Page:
One area where food tracking can be especially helpful, though, is ensuring that you’re hitting the right ratios of macronutrients—protein, carbs, and fat. “The most researched version of the ketogenic diet derives 70 percent of calories from healthy fats, 20 percent from protein, and only 10 percent from carbs,” explains Charles Passler, D.C., nutritionist, and founder of Pure Change.

Lastly, if you’re active, you might need to make some adjustments to take that into account. “For the first one to two weeks, temporarily reducing your exercise load can be helpful as your body adjusts to being in ketosis,” he says. “Additionally, for those who have an intense workout schedule, carb cycling may be a good option.” Carb cycling essentially means you’ll increase your carb intake on the days you’re doing exercise, ideally just two to three days per week.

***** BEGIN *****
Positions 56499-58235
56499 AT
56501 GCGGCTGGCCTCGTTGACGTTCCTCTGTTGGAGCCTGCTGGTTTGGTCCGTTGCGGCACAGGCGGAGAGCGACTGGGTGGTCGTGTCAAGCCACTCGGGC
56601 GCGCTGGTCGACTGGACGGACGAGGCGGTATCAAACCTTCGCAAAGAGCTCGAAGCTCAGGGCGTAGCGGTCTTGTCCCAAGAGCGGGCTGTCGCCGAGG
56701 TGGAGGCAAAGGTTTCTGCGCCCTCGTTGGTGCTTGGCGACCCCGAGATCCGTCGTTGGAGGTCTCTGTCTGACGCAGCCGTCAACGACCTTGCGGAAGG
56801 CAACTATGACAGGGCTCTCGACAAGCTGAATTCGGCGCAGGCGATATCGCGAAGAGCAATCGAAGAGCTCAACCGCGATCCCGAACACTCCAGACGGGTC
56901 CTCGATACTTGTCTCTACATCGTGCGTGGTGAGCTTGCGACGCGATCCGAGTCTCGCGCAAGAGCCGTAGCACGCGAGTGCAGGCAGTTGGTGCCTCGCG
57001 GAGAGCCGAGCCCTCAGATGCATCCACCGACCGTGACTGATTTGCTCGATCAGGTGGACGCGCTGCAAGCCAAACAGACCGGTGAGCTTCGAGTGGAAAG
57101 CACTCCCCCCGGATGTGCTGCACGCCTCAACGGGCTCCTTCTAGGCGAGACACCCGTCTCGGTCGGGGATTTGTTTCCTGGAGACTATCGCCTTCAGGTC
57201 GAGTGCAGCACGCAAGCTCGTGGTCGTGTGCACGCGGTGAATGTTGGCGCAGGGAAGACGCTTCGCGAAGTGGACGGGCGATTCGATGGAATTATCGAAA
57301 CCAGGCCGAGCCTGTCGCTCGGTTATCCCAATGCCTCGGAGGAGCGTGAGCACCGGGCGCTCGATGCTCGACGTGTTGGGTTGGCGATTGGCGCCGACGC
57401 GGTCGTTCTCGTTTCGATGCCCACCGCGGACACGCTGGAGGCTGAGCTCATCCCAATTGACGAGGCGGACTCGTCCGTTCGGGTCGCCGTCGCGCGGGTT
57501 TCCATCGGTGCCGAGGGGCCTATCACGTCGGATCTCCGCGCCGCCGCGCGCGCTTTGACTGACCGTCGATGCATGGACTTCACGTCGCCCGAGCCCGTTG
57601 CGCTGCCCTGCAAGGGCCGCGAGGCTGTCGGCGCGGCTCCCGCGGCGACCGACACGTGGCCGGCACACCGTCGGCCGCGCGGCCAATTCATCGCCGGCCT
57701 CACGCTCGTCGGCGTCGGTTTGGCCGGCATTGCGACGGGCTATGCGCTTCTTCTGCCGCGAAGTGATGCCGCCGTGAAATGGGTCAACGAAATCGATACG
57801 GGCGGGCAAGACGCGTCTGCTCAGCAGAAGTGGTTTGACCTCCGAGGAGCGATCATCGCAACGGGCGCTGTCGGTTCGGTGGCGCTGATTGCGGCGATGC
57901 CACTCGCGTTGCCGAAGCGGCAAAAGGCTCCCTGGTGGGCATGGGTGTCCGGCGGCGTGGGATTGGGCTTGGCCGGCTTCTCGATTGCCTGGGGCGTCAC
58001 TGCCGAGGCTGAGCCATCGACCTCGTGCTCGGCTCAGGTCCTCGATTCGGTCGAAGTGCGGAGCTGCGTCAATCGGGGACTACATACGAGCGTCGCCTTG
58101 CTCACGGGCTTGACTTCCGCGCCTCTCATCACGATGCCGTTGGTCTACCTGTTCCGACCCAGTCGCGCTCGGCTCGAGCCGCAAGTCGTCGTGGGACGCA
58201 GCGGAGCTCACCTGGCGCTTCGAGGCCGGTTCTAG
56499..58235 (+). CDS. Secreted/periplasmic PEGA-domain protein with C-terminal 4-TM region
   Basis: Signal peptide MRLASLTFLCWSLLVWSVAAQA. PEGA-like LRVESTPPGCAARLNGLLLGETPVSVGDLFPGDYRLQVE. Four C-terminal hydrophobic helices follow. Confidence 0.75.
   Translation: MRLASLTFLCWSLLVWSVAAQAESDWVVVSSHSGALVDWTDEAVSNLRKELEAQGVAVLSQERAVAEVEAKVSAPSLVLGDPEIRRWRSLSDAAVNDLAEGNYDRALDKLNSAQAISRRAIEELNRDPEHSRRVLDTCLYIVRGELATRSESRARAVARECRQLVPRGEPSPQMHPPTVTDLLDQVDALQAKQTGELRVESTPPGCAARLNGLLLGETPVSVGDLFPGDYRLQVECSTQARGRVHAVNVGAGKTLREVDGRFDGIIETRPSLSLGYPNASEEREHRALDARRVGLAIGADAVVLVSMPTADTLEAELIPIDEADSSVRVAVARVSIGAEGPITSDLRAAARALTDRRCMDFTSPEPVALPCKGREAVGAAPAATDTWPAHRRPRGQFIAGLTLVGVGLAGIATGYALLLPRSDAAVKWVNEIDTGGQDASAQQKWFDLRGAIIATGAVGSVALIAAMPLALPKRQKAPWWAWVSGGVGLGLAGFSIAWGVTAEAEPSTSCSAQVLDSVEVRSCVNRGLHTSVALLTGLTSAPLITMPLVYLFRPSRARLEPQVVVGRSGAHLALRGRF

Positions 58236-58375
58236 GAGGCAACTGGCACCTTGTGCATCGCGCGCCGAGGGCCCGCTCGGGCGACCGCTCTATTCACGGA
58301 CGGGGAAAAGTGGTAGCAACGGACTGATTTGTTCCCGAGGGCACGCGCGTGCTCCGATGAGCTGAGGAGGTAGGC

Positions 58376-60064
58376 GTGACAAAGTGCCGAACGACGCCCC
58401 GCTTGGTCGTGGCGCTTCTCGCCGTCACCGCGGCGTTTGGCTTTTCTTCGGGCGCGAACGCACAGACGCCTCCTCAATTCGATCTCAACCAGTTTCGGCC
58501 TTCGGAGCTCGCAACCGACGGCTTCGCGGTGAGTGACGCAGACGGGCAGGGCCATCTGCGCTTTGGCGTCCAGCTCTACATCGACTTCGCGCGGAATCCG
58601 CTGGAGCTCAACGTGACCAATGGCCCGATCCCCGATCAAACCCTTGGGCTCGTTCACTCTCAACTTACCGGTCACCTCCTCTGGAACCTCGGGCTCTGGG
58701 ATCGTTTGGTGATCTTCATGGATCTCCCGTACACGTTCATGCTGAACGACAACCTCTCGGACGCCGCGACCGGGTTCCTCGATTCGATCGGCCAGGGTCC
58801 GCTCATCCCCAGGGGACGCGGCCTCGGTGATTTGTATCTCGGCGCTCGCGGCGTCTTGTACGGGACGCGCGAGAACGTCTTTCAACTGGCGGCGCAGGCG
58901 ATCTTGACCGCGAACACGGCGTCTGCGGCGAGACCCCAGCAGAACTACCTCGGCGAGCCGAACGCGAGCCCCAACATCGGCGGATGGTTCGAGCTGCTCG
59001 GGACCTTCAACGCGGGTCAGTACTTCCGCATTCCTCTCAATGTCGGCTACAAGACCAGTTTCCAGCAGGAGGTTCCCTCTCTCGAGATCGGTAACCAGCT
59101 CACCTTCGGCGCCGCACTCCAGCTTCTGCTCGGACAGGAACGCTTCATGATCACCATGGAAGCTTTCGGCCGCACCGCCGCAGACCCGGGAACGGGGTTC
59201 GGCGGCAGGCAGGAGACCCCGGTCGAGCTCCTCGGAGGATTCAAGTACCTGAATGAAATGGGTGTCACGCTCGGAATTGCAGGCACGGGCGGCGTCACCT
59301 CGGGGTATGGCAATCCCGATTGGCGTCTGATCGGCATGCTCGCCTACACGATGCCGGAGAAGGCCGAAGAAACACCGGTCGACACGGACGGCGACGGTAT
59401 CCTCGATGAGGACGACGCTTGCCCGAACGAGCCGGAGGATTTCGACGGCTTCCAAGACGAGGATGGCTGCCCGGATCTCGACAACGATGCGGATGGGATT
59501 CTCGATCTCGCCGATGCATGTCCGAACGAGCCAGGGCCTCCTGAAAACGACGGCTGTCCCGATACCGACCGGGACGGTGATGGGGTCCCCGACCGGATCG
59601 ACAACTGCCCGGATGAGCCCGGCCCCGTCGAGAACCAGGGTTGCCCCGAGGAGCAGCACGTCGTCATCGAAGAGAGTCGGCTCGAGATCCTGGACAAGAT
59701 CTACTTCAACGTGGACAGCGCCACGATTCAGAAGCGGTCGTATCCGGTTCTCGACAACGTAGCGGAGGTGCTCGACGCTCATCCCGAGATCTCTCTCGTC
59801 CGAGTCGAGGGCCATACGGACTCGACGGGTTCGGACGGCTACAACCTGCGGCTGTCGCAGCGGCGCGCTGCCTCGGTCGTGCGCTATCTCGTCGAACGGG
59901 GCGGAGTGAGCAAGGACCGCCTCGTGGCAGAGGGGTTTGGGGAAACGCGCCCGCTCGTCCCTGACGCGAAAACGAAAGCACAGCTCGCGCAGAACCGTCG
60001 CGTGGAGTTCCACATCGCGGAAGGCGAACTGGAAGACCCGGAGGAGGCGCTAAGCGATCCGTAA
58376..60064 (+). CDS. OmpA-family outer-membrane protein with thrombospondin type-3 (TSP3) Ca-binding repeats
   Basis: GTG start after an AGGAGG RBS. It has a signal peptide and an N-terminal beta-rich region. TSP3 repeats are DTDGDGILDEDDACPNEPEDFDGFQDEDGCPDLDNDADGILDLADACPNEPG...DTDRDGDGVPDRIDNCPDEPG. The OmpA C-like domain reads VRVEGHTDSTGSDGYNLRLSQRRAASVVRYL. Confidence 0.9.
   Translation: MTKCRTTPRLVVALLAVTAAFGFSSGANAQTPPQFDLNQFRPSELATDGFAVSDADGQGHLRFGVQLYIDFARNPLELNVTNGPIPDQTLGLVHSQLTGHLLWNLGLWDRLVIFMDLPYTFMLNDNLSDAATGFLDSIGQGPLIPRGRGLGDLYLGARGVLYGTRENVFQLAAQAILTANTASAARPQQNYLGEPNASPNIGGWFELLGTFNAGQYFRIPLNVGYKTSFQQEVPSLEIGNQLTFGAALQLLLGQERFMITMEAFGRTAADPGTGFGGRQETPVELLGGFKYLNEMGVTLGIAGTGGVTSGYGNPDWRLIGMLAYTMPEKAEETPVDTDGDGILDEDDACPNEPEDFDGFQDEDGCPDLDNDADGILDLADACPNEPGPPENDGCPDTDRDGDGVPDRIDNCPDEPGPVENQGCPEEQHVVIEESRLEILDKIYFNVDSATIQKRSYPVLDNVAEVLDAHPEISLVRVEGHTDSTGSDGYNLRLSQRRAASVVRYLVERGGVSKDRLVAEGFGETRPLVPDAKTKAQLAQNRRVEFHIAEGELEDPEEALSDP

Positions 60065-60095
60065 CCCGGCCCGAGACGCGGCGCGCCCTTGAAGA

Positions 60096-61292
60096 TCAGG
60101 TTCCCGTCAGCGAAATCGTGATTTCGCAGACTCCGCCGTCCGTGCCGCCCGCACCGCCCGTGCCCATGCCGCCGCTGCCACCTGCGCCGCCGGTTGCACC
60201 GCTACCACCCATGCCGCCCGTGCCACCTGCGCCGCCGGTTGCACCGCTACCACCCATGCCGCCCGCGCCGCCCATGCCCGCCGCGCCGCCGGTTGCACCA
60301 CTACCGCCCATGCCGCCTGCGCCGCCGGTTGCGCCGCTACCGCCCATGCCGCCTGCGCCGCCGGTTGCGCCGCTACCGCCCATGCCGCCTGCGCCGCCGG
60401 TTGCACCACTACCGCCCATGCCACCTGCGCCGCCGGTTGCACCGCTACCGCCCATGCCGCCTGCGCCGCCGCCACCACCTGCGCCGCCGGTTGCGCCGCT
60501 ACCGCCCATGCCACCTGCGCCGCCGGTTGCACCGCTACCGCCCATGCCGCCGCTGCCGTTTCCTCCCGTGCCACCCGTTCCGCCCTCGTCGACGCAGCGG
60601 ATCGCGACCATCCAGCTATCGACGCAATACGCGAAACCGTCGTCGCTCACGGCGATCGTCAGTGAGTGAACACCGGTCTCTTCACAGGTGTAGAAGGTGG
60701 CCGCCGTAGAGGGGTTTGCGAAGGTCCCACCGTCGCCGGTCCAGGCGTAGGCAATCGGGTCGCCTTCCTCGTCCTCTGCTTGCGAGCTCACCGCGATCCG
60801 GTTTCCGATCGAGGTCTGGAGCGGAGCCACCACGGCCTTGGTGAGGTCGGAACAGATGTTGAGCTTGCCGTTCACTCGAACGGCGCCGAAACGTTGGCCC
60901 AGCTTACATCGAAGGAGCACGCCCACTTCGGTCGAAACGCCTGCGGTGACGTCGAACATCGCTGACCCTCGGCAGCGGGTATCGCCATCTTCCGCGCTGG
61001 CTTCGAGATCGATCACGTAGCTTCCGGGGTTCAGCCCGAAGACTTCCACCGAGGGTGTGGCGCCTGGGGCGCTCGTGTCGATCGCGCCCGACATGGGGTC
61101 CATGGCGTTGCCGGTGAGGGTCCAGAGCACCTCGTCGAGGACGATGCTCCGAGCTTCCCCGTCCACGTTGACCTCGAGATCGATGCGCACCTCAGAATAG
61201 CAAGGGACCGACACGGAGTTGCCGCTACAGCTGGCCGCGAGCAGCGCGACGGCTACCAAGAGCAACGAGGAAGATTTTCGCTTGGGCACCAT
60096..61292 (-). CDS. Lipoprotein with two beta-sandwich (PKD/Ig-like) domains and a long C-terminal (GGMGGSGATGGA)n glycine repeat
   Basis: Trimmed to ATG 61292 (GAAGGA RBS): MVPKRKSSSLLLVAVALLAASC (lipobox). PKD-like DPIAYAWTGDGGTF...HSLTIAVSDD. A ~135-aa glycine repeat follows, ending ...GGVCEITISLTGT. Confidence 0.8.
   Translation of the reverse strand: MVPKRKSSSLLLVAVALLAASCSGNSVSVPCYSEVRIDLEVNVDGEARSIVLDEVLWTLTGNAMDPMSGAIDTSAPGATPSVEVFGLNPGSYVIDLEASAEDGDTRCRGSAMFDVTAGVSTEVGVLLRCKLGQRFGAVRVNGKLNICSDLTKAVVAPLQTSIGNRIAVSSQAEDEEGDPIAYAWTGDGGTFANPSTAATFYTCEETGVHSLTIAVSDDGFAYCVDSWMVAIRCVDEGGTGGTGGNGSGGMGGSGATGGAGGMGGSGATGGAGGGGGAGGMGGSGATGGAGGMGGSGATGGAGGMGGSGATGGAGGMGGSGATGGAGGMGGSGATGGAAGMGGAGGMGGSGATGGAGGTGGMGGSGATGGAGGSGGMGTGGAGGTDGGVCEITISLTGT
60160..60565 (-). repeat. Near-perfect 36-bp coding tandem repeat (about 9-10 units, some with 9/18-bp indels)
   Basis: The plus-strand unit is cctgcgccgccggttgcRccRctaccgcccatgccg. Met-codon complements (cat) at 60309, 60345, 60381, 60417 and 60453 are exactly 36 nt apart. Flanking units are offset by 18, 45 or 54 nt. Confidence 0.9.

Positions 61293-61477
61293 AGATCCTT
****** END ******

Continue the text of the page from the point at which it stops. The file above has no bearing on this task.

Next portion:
Full article in Shape

Herbal Remedies With Prescription Drugs ‘Harmful’

London [UK], Feb 5 (ANI): Mixing herbal remedies with conventional drugs can result in a wide range of dangers, according to a study.

The researchers uncovered dozens of cases in which alternative treatments appeared to have altered the effects of prescription medication, either diluting it, making it more potent or causing potentially dangerous side effects.

The paper turned up examples of patients who had suffered serious problems after taking herbal medicines alongside drugs including antidepressants and medication for HIV, epilepsy, heart disease.